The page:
Wednesday, July 15, 2009

Finding a Therapist for your OCD

Based on my own experience, and reading about other people’s experiences, it’s extremely difficult to overcome OCD without the help of a good therapist. It can be very difficult to find one who’s both good and a good match for you.

The absolute key is finding someone who can help you with Exposure and Response Prevention (ERP).

If you have insurance, it makes sense to start within their system.

If you have an HMO (as I did), see if they have anyone who has experience with OCD. But you’ll need ask about ERP. My current HMO had me see 4 different therapists over about 6 months, and none ever mentioned ERP. I went outside the system at that point.

If you don’t have insurance, or find the therapists your insurance covers not helpful, or your insurance is so good that you can see anyone and be reimbursed, then your search begins.

The Obsessive Compulsive Foundation has a fabulous database of people who treat OCD. You can search by state and city, or by zip code. I believe therapists self-refer to the database, so there’s no guarantee they’re great. But I’ve seen two therapists from this list, and both really knew what they were doing.

If you’re lucky enough to find more than one person in your area, arrange a consultation meeting if possible. Most therapists will talk with you briefly at no charge to see if your needs and their skills are a good fit. Among the issues to consider: do their views about taking medication match your own, do you prefer someone of the same or different gender, do you just plain feel comfortable when talking with them? A good resource on this issue, including questions to ask, is this OCFoundation brochure.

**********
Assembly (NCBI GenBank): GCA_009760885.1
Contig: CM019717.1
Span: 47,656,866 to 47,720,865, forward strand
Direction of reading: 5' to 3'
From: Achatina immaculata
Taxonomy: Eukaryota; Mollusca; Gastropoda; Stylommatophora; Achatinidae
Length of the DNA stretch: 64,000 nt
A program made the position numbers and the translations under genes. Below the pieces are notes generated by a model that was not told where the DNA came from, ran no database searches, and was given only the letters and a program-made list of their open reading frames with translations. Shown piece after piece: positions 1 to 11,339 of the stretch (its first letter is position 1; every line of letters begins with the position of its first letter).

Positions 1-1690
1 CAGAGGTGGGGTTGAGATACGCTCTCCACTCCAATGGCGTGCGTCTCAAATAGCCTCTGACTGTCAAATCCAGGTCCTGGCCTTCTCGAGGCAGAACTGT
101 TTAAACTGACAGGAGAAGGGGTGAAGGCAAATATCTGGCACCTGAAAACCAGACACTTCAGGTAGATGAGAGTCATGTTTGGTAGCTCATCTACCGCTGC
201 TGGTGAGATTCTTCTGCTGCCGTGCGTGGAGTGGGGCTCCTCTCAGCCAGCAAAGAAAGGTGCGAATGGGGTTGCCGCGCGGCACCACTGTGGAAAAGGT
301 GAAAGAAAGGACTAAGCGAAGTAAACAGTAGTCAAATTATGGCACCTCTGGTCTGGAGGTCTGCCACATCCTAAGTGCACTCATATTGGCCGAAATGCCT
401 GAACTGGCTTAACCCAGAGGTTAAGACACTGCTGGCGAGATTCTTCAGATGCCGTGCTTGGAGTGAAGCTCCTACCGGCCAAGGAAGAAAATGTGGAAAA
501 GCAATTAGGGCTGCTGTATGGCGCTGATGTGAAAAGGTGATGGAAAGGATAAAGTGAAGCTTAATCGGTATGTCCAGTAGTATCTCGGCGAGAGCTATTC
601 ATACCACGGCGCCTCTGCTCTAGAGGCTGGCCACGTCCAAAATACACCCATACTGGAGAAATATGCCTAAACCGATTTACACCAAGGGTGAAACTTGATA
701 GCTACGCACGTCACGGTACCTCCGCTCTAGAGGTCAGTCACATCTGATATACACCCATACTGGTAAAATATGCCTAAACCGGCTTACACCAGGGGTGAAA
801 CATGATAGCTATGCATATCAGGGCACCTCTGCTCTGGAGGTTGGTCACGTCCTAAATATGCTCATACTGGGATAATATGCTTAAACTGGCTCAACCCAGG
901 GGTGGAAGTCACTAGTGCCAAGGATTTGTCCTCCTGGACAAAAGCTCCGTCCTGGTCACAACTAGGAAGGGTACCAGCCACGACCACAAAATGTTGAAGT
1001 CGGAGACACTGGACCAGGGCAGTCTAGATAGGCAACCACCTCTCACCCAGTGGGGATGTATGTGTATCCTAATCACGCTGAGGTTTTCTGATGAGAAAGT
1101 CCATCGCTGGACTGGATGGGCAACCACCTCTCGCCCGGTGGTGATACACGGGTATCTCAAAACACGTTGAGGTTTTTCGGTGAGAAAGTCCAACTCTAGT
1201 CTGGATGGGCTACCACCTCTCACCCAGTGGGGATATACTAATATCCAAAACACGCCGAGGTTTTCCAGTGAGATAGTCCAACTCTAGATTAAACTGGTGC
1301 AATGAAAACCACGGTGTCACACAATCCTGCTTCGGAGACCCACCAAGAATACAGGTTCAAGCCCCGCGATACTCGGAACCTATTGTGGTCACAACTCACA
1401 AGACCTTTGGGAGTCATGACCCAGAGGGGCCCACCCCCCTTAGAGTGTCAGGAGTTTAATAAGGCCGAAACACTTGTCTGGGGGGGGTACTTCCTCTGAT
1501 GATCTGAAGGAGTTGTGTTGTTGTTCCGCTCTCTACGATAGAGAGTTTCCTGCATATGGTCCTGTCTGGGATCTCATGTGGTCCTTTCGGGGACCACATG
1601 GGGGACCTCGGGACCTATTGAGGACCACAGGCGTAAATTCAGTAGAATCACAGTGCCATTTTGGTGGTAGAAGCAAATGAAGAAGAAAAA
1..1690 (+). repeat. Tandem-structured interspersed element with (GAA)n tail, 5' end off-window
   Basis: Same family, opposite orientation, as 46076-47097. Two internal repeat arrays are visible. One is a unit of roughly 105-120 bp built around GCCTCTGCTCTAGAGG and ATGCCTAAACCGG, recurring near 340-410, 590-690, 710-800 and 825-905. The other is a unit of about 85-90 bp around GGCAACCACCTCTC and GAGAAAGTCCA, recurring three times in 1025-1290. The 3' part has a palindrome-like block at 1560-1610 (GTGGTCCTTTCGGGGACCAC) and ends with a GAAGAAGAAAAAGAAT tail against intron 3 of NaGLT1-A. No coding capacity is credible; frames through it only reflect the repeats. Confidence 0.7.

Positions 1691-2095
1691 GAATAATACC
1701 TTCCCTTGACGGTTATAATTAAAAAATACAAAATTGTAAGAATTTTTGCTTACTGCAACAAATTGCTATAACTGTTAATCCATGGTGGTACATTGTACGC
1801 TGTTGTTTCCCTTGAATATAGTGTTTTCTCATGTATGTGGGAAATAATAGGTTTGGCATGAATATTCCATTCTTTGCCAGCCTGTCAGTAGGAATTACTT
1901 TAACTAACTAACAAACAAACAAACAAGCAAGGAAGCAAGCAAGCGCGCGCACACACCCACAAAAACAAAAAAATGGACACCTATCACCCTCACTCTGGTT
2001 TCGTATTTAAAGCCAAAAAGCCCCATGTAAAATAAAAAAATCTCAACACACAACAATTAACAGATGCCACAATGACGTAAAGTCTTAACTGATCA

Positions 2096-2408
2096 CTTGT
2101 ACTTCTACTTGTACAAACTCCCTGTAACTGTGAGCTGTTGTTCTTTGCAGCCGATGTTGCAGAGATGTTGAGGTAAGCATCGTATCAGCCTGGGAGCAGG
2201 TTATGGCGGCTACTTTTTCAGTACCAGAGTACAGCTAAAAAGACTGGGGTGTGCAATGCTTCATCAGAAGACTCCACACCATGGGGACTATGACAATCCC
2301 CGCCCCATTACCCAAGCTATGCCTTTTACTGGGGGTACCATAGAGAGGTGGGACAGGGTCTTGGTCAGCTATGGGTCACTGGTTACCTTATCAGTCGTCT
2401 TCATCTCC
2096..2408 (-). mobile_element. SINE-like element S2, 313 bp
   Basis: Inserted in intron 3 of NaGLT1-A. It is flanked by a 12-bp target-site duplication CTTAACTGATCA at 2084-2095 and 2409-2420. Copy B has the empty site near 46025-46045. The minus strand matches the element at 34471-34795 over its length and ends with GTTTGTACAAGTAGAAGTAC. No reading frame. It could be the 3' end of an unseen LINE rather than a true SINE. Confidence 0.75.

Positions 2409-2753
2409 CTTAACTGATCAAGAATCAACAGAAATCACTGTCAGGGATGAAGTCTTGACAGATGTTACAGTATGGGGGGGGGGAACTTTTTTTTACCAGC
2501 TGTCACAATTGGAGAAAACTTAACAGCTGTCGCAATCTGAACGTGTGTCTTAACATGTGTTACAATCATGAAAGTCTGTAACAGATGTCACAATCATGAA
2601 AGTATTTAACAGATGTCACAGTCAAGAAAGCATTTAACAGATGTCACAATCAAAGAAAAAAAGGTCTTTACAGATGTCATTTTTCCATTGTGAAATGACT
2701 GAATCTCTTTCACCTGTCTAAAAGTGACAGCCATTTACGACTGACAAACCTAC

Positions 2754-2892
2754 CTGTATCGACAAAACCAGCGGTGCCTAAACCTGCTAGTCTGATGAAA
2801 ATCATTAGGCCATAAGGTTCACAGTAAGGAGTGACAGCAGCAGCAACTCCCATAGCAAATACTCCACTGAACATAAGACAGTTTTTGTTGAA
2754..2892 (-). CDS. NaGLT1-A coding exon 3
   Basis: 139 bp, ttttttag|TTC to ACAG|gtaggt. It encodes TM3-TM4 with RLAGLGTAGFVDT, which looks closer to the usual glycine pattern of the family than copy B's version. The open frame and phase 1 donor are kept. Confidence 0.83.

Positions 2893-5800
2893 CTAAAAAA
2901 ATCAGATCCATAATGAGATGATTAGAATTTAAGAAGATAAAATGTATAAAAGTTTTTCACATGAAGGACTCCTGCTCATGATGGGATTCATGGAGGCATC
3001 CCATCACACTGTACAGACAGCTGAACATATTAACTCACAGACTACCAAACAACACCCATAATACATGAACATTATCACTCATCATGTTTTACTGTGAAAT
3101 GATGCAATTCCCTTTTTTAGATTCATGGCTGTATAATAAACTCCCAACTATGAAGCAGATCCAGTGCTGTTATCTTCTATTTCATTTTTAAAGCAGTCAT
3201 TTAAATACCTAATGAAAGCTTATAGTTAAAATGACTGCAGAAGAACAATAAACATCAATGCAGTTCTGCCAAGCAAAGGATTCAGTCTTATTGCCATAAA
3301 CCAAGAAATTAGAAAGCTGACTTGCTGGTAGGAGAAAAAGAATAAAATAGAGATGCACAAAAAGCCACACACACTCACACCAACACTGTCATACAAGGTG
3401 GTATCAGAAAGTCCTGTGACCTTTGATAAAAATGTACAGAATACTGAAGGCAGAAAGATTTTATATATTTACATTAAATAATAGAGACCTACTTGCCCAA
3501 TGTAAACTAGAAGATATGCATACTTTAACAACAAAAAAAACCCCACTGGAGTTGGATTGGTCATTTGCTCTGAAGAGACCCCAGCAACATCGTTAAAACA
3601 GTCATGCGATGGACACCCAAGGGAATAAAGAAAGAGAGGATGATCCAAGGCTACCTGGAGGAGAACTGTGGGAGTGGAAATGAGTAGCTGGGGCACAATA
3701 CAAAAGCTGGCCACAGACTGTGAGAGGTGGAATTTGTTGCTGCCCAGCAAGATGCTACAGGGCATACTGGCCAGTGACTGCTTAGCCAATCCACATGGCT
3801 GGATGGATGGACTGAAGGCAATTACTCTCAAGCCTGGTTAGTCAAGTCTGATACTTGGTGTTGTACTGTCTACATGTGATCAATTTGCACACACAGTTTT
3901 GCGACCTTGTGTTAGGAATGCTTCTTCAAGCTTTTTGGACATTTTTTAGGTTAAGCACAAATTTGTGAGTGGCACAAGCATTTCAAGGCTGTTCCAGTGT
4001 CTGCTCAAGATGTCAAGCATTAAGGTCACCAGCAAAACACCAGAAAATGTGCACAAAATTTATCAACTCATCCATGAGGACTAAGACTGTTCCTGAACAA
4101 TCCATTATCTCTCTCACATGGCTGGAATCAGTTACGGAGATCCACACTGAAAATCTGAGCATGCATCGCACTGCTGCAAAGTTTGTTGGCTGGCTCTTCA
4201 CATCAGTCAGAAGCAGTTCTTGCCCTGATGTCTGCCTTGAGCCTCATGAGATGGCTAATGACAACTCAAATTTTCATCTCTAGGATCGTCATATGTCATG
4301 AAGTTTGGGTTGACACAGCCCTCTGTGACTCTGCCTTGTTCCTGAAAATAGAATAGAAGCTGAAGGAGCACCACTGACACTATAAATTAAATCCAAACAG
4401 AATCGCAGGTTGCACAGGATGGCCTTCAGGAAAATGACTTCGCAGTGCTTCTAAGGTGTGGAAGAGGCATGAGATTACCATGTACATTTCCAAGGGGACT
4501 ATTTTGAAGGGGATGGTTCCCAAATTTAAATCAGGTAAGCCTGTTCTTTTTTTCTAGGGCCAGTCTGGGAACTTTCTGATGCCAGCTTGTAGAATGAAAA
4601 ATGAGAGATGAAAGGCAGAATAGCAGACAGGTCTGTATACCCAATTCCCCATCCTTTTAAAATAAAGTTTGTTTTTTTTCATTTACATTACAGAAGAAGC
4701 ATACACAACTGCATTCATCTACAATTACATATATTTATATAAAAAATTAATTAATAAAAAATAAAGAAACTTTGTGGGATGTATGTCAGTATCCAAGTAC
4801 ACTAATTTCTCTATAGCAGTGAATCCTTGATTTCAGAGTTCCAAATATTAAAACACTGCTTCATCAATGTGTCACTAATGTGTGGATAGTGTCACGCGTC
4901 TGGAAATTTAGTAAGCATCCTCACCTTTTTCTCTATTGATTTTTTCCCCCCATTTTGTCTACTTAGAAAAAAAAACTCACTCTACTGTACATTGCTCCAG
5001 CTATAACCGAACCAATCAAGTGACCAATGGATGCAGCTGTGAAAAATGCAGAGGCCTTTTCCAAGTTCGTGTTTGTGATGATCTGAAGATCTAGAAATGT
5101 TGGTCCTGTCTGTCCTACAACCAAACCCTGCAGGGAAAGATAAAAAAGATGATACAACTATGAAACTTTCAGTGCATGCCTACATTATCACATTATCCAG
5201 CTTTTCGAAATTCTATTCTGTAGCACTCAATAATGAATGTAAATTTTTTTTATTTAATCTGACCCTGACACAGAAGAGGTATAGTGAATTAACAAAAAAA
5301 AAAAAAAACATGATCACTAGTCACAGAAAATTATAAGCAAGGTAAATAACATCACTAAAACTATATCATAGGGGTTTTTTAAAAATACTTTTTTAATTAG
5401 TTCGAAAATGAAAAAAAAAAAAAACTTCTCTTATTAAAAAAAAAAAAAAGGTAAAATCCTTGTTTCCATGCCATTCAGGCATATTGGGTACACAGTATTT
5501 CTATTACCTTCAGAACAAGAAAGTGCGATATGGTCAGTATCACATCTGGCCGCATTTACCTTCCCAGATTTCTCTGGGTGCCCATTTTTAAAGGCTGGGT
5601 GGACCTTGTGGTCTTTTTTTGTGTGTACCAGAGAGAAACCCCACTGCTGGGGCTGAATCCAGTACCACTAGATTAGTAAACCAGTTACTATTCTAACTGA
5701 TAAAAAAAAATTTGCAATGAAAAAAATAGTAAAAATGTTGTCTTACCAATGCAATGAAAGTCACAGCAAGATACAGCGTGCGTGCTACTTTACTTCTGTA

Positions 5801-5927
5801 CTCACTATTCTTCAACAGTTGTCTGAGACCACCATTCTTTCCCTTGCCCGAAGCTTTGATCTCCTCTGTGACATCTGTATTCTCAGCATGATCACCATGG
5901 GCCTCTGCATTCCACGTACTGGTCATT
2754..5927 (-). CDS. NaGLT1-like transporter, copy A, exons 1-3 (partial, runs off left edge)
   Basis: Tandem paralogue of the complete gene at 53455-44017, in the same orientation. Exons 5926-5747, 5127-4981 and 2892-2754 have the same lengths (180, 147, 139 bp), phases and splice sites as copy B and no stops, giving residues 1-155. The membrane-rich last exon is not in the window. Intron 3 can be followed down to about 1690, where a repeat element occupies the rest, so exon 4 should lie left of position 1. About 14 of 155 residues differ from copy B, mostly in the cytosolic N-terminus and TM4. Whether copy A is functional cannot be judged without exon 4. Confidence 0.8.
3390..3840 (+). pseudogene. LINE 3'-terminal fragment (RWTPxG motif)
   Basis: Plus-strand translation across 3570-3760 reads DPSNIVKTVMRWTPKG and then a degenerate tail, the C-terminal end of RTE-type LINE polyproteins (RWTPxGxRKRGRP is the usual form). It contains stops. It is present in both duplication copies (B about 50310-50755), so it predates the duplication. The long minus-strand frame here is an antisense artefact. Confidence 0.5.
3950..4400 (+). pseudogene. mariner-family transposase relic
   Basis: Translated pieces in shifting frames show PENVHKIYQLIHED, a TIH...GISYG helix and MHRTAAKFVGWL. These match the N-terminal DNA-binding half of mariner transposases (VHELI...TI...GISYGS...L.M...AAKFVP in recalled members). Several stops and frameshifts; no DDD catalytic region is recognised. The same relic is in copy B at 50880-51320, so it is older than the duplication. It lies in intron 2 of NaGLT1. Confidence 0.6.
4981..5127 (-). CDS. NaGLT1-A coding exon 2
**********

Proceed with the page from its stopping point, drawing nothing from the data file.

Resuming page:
Rates vary a lot. Generally (although not always) a Masters level therapist will charge less than a PhD, who will charge less than an MD. And an experienced Masters level therapist may well be just as good or better than an MD with little experience with OCD. Some therapists will work on a sliding scale, and you may be able to see someone a little less frequently than normal to keep costs down. You'll have to work a little harder this way, but I think it's doable. Consider what an incredibly important investment this is in you, and see if there's anyway to swing the cost, if you're paying on your own.

Hopefully this works. But what if there’s no one in your state or city?

Some therapists will work via phone consultation. Or, if you find a therapist you otherwise like and trust, see if they will work through an ERP self help book with you.

If your therapist isn’t a good match, don’t give up. My current therapist moved to town a year ago, after practicing a number of years in another state. If I hadn’t checked back at the OC Foundation database, I wouldn’t have found her.

Patience and persistence can be important; there is a therapist out there for you.

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